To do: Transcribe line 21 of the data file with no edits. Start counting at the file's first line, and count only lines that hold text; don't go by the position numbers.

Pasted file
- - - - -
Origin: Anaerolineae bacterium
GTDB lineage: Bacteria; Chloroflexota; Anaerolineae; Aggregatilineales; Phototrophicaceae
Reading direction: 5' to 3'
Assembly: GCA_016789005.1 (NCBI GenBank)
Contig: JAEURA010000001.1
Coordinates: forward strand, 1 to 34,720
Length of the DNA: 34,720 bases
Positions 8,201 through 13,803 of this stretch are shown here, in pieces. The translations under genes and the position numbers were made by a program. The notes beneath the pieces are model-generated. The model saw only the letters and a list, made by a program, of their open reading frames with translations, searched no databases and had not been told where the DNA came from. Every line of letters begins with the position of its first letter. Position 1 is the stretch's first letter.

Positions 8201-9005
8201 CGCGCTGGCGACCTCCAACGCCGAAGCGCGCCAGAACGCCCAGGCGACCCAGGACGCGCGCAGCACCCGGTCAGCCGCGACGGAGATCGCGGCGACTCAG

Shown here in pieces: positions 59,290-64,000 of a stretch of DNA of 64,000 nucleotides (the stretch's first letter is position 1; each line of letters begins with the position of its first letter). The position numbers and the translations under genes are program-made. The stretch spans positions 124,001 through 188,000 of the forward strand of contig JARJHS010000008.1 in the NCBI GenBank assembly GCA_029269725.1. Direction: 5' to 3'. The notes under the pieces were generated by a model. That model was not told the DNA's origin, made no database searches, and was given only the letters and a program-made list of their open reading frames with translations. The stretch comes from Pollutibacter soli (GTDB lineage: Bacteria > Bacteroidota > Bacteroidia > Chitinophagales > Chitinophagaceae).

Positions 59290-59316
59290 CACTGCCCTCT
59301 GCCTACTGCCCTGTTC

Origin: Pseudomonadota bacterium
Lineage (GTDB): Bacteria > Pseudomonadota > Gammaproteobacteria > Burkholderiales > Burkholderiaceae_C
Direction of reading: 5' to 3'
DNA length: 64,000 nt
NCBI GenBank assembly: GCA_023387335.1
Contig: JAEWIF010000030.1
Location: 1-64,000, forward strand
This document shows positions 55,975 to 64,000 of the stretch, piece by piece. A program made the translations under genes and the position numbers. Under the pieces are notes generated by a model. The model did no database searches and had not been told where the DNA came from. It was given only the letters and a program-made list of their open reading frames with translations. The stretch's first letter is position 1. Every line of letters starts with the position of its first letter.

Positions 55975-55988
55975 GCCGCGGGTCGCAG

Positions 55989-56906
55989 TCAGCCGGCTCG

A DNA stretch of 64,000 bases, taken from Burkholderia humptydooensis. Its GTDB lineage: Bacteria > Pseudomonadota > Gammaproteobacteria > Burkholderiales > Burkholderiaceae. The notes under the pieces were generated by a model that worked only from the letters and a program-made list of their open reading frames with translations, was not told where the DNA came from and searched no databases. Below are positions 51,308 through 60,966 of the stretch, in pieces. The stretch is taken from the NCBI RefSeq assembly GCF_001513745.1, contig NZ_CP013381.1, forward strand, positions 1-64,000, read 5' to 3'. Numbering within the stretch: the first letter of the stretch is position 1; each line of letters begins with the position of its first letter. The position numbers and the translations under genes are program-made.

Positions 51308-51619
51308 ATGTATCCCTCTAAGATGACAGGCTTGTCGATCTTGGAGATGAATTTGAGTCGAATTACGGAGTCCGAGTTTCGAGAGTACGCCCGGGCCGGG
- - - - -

Location: 1-64,000, forward strand